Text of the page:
Eleven summers ago I moved into a small house surrounded by woods but with enough sunshine to indulge my gardening habit. It was my own little Eden, complete, as it turned out, with a botanical snake in the garden: poison ivy. I learned to avoid its red shoots of spring, waxy green triad of leaves in summer, crimson foliage of autumn, and hairy vines still lurking in winter. I wore gloves to weed and sow, but still I'd wind up with the devilishly itchy rash a few times a year, lasting three weeks at a stretch.
Every year 10 million to 50 million Americans share my woes. According to some older studies, poison ivy and its cousins poison oak and poison sumac cause 10 percent of lost-time injuries among U.S. Forest Service workers and lead one third of them in California, Oregon and Washington to miss work during fire seasons. To make matters worse, the climate crisis is turning poison ivy more toxic and expanding its range. A six-year study conducted at Duke University in the early 2000s found that elevated levels of carbon dioxide, a driver of climate change, induce the plant to produce a more allergenic form of urushiol, the oily resin responsible for the rash.
Given the toll in suffering and dollars, you would think serious attention would be paid to this worsening public health issue. You'd be wrong. “This condition is really underappreciated,” observes biochemist Sven-Eric Jordt, whose lab at Duke investigates pain and itch mechanisms. Contact dermatitis from poison ivy is usually treated by local doctors, not in big research centers, he says. And pharma companies see more profit in developing drugs for chronic skin condittions such as eczema than for an ephemeral rash. Jordt is one of a handful of scientists who take this nemesis seriously, and I am happy to report that they have made progress. Among recent discoveries: surprising pathways that cause the itchy rash, new targets for treatment and—be still, my heart—a vaccine in development that aims to prevent the urushiol reaction.
If you Google poison ivy, you will get a torrent of treatment advice such as to take antihistamines and apply cortisone cream. Neither does much good. (Cortisone pills do help if given early and in sufficient doses.) Why not? Animal studies indicate that the response to urushiol has nothing to do with histamines—bodily chemicals involved in many allergic reactions—so antihistamines are useless. Working with urushiol-exposed mice, Jordt and his colleagues found that an immune chemical called interleukin 33 (IL-33) plays a key role in causing the infernal itch. Released by skin cells, it acts directly on sensory neurons in the skin. If either IL-33 or its receptor is blocked, the mice stop scratching—a finding that suggests a new route for treatment. Because IL-33 is involved in asthma and eczema, at least two companies already are working on drugs to block it, but its role in poison ivy was a surprise.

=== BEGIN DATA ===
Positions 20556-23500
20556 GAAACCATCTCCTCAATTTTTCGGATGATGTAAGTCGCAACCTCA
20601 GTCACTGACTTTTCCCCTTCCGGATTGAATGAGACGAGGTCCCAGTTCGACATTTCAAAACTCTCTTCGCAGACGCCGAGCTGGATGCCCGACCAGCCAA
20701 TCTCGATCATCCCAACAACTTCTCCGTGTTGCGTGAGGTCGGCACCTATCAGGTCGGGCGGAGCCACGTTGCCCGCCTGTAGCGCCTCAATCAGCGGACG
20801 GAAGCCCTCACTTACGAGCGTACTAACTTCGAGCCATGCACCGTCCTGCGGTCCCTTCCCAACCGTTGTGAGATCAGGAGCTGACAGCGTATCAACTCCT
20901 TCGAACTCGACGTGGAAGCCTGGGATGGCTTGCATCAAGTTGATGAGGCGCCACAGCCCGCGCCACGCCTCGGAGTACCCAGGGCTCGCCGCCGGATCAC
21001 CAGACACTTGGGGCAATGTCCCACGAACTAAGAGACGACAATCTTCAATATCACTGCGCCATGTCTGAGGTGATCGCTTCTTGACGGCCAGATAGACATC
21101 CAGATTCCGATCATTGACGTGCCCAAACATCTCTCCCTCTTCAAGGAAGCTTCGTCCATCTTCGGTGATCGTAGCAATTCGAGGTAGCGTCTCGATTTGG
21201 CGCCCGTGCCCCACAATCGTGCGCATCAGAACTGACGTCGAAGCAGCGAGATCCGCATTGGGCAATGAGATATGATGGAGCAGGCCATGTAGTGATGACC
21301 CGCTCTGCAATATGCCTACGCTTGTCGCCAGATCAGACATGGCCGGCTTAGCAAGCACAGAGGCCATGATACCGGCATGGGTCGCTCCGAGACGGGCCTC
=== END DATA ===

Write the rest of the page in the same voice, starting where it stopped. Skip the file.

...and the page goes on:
Dermatologist Brian Kim, co-director of the Center for the Study of Itch & Sensory Disorders at Washington University in St. Louis, has identified a second, nonhistamine pathway involved in poison ivy rashes. Also working with mice, Kim, along with scientists at Johns Hopkins University, has shown that immune system components called mast cells trigger itch neurons in the skin. The mast-cell and IL-33 pathways are both “very new mechanisms,” Kim says. In the past, dermatologists believed that urushiol rashes and itch were triggered by the immune system's T cells, which rally antibodies to attack the skin irritant. Kim believes that T cells do cause the inflamed rash of poison ivy but that these other pathways provoke the itch: “In other words, what causes the itch is very different from what causes the rash.”
Both recently discovered mechanisms present new targets for treatment, but first scientists need to extend the work in humans. Jordt says it's been difficult to attract study funding and to obtain tissue samples from poison ivy patients.
Human research is proceeding with a compound called PDC-APB, which would be injected as a vaccine once every year or two to prevent poison ivy misery. Developed at the University of Mississippi, it is a synthetic version of urushiol's active component. “We believe the shot will lead to desensitization and reduce or eliminate reactions to poison ivy, oak and sumac,” says Ray Hage, CEO of Hapten Sciences, which has licensed the compound. It works well in guinea pigs (I've seen photos), passed initial safety testing in humans and is about to be evaluated in a small randomized controlled trial. People are beating down the door to try the vaccine, Hage reports: “Every March I start to get e-mails from people asking, ‘Where is the drug? Can I be in a trial?’” My feelings exactly.